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How-to Wire 12v Accessories in a DIY Camper Van Electrical System

How-to Wire 12v Accessories in a DIY Camper Van Electrical System

The electrical system in a DIY Camper Van is a bit pointless if you don’t have anything to power, so let’s learn how to hard-wire plugs, fans, and other accessories into your camper.

Quick note before we get started.  This is just one part of an overarching “How to Install a DIY Camper Van Electrical System” series.  If you’ve just stumbled on this article directly without seeing that, there are likely some things we’ve already covered.  If you want to check out that step by step guide, you can do that here:

Also, we have interactive solar wiring diagrams that are a complete, A to Z solution for teaching you exactly what parts go where, what size wires to use, fuse size recommendations, wire lug sizes, and all kind of other stuff to help save you time and frustration.  You can check that out here:

12v Distribution Block

We already know that all positive wires need to be protected with a fuse. A 12v Distribution Block makes a nice, organized spot to make all of your accessory runs originate from:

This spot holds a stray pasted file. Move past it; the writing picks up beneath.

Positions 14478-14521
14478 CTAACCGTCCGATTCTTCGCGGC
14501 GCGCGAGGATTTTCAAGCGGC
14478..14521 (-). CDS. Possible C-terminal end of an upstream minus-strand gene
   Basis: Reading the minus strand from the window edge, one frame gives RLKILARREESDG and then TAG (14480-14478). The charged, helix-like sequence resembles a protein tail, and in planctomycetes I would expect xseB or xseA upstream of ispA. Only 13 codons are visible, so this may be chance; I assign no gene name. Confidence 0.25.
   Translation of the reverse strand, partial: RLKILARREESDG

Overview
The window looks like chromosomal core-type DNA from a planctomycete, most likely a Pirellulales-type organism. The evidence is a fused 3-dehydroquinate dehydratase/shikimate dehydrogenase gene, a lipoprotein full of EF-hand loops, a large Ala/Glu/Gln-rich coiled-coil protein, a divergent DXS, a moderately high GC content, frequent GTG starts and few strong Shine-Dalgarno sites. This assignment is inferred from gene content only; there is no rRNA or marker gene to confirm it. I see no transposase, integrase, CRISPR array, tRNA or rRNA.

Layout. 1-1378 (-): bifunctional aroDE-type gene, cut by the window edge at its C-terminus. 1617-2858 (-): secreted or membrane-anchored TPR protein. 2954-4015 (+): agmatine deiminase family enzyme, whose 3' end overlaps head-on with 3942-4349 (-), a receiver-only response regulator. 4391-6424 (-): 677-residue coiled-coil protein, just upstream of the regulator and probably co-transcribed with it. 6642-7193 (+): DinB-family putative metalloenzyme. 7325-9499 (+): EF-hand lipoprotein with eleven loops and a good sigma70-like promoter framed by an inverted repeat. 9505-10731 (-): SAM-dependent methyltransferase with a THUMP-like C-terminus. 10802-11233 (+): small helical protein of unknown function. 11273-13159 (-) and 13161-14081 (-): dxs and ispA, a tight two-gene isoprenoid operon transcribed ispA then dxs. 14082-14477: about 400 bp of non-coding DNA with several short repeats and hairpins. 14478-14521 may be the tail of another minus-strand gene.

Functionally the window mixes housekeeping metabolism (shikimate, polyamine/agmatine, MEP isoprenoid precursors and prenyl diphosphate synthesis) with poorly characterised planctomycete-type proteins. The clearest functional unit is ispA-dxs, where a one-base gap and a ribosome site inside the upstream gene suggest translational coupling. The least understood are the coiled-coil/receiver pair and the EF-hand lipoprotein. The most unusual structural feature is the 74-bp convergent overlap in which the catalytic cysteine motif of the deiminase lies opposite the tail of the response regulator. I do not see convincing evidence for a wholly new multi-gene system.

12v Distribution Block

The 12v Distribution Block connects into your busbar and the one I like has enough spaces for 12 circuits and can power a max of 100 amps at a time combined between all the branch, or accessory circuits.

12v Wire Color

Power, Positive, and Hot (these all mean the same thing and can be used interchangeably) wires in 12v setups are typically red. Since you are likely starting this from scratch, I recommend keeping it consistent and going with red for the positive wires.

Negative and neutral (again, same thing) in 12v systems are commonly EITHER black or sometimes yellow. Keep it easy and consistant here and go with black for your negative wires unless you have a really good specific reason to choose otherwise.

Wiring 12v Plugs in a DIY Camper

12v Plugs will power any of your plug in devices such as camera battery chargers, phones, drones, and in some cases: Refrigerators.

Standard 12v Plug

On the back of the Standard 12v Plug, there will be 2 pins that you’ll attach your wires to with spade connectors.

Chaining Multiple 12v Outlets

If you want to chain multiple 12v outlets on the same citcuit, you’ll want to wire them like this:

If you decide to wire multiple 12v outlets in the same circuit, please stay aware of how many total amps you anticipate using in their ENTIRE cicuit and size your fuse and wire size appropriately.

I actually don’t like wiring multiple 12v outlets in series, personally. I prefer running 1 x 12v outlet per fused circuit from the distribution block.

Wiring 12v DIY Camper Van Accessories:

Most 12v Accessories can be wired using the exact same methods as described above. Fans, refrigerators, 4g booster, etc..

12v accessory wire

I’m a big fan of 12ga duplex wire for 12v circuits. It’s big enough for 95% of accessory circuits and when installed in lengths consistent with being installed inside a camper stays within the 3% voltage drop range even though, most of the time it isn’t necessary. It’s a red and black wire with high-grade, 105°C insulation contained inside of a white protective sheath